Bamford, A-10 administrators praise college basketball commission’s first steps; outsiders call recommendations flawed

  • FILE - In this Jan. 14, 2016, file photo, former Secretary of State Condoleeza Rice speaks during a luncheon at the NCAA Convention in San Antonio. College basketball spent an entire season operating amid a federal corruption investigation that magnified long-simmering problems within the sport, from unethical agent conduct to concerns over the "one-and-done" model. On Wednesday morning, April 25, 2018, the commission headed by Condoleezza Rice will present its proposed reforms to university presidents of the NCAA Board of Governors and the Division I Board of Directors at the NCAA headquarters in Indianapolis.(AP Photo/Eric Gay, File) Eric Gay

Published: 4/26/2018 10:17:56 PM

After the Condoleeza Rice-led commission released its recommendations for fixing men’s college basketball Thursday, the public comments from most administrators took an optimistic approach. They framed the report as the first step toward larger solutions down the road.

The commission was formed as a reaction to the FBI’s ongoing investigation into illegal payments to recruits through shoe companies.

Reached late Wednesday, UMass athletic director Ryan Bamford, who spent the day traveling back from Hockey East meetings in Florida followed by a fan meet and greet in Boston, said he hadn’t studied the entire 60-page document yet, but read media accounts of it.

“There are some systemic problems with what we’re doing with college basketball and I think it highlighted a lot of them. Now collectively as an enterprise we have to address them,” Bamford said. “I don’t know what the reform will be or where we’ll end up, but I’m glad we had the commission working on it to at lease start us down this path.

“I think there’s a lot of things we have to attack individually through legislation,” Bamford continued. “But I do think it sets the tone to say the gross abuse of the rules has to stop and now we have to put some things in place to affect good change. I think this sets the table. I think it’s step one of I don’t know how many steps.”

The Atlantic 10 issued a release with reactions from the commissioner and the chair of the league’s athletic directors.

“The Commission recommendations are a strong start to reform. It is obvious the commission has been deliberate and thorough in its work,” Commissioner Bernadette V. McGlade said.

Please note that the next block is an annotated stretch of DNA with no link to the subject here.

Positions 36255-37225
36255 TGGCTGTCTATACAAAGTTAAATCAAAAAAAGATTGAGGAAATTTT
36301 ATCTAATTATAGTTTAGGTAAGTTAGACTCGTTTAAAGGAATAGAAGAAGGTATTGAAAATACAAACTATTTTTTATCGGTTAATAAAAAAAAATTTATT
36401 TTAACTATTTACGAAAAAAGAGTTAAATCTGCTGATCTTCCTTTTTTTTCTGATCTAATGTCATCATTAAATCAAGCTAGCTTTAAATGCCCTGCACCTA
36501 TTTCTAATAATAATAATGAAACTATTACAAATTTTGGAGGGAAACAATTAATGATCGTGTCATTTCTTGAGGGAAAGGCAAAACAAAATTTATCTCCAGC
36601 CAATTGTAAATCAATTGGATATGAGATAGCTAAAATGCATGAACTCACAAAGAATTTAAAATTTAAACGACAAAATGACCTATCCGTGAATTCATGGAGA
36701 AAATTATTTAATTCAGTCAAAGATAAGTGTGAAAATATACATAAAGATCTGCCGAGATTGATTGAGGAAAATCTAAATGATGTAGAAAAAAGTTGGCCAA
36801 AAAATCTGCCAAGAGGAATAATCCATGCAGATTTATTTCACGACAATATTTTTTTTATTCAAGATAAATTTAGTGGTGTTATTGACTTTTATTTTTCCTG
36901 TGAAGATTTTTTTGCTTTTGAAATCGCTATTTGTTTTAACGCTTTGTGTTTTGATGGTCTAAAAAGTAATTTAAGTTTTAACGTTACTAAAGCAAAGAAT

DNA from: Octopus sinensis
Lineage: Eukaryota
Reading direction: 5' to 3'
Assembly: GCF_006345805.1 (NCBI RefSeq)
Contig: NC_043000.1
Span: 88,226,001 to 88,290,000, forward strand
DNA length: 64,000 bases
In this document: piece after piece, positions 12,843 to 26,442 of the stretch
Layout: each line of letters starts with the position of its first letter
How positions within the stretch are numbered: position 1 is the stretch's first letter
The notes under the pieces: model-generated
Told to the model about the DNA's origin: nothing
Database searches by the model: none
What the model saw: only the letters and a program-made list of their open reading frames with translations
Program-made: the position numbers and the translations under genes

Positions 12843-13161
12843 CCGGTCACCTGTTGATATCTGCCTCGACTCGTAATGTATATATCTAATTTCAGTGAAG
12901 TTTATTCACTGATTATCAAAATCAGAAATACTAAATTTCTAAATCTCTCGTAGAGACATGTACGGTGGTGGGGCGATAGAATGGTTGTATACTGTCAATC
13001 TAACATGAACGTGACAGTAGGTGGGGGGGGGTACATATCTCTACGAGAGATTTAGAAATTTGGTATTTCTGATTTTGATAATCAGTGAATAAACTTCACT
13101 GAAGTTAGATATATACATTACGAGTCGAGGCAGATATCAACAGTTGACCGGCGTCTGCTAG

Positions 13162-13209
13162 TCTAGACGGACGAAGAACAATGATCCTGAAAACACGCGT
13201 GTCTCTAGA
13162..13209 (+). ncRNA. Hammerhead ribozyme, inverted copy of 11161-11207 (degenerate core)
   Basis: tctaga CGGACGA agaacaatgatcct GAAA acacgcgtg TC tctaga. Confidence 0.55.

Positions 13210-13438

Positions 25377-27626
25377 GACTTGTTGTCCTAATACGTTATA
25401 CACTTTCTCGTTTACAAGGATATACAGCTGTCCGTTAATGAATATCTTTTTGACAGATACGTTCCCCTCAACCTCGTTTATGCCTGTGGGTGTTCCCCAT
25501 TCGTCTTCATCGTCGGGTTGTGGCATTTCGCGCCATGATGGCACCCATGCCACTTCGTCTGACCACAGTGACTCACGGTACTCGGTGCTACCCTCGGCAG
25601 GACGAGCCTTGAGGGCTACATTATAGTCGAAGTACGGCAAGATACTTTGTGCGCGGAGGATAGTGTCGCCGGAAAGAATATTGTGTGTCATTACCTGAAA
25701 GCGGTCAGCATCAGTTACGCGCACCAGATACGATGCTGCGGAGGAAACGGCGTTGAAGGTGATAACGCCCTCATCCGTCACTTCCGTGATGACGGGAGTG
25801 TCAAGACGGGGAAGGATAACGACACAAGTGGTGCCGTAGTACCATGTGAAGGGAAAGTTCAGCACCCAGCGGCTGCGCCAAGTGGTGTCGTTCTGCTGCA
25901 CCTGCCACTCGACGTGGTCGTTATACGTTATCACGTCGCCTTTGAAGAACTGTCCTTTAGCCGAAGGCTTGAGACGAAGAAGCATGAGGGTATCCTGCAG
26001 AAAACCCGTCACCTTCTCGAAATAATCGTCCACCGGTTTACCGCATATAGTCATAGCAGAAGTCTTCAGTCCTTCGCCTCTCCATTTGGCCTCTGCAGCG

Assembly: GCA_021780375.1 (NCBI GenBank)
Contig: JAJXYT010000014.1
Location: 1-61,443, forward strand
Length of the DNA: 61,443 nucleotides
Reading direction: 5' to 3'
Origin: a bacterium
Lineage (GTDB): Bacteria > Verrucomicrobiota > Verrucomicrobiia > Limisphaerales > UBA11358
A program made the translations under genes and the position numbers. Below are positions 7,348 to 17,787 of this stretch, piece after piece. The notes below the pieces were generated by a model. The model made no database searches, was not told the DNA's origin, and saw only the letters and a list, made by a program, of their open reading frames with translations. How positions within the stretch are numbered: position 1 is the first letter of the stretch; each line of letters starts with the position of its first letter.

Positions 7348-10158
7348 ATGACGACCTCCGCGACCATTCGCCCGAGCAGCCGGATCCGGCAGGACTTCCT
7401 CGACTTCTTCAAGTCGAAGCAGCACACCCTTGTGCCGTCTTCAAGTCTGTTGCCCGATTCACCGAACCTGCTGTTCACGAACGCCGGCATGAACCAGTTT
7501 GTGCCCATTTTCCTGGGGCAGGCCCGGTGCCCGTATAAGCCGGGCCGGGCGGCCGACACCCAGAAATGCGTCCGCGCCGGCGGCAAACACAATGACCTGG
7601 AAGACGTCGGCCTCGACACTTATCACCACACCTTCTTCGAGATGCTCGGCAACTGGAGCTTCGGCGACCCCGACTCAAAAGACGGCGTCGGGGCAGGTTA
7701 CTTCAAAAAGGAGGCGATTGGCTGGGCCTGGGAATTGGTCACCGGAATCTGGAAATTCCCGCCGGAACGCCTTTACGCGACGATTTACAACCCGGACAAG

VCU AD Ed McLaughlin said in a tweet that was included in the release: “Rice Commission wasn’t going to solve all of our problems as a sport immediately but gave a fantastic framework for change. Change needs to start now. A lot of us ADs have said many of the things recommended for the last few years so I hope real change happens. #RiceCommission”

Outside of the administrators, the reaction has been more critical. National media widely criticized the proposal because it created no path to players earning added compensation. Without that, players being paid under the table, the core issue that sparked the FBI investigation, hadn’t been disincentivized.

Former UMass basketball player Luke Bonner, an advocate for athlete’s rights who attempted to help Northwestern football players create a union in 2014, said the process was flawed from the beginning based on the makeup of the commission, which included no current or recent players.

“It was pretty much what I expected when the commission was announced. It was more of a PR move than a bastion of change,” he said. “It’s hard to accept any recommendations coming out of this commission as super legitimate. The commission is made up of millionaires basically, career politicians, guys who played with really long NBA careers in the 1980s and 1990s and former coaches with million dollar contracts. “What’s being lost is the player. There’s no current players or recent players on this commission.”

Bonner liked the suggestion that undrafted players with eligibility remaining be allowed to return to school.

“It seems this commission existed more to preserve the institution of college basketball from the NCAA’s perspective,” Bonner continued “All of the supposed issues are the direct result of the NCAA’s concept of amateurism. There are people facing serious jail time because of the result of the NCAA acting as an economic cartel.”

Matt Vautour can be reached at Get UMass coverage delivered in your Facebook news feed at

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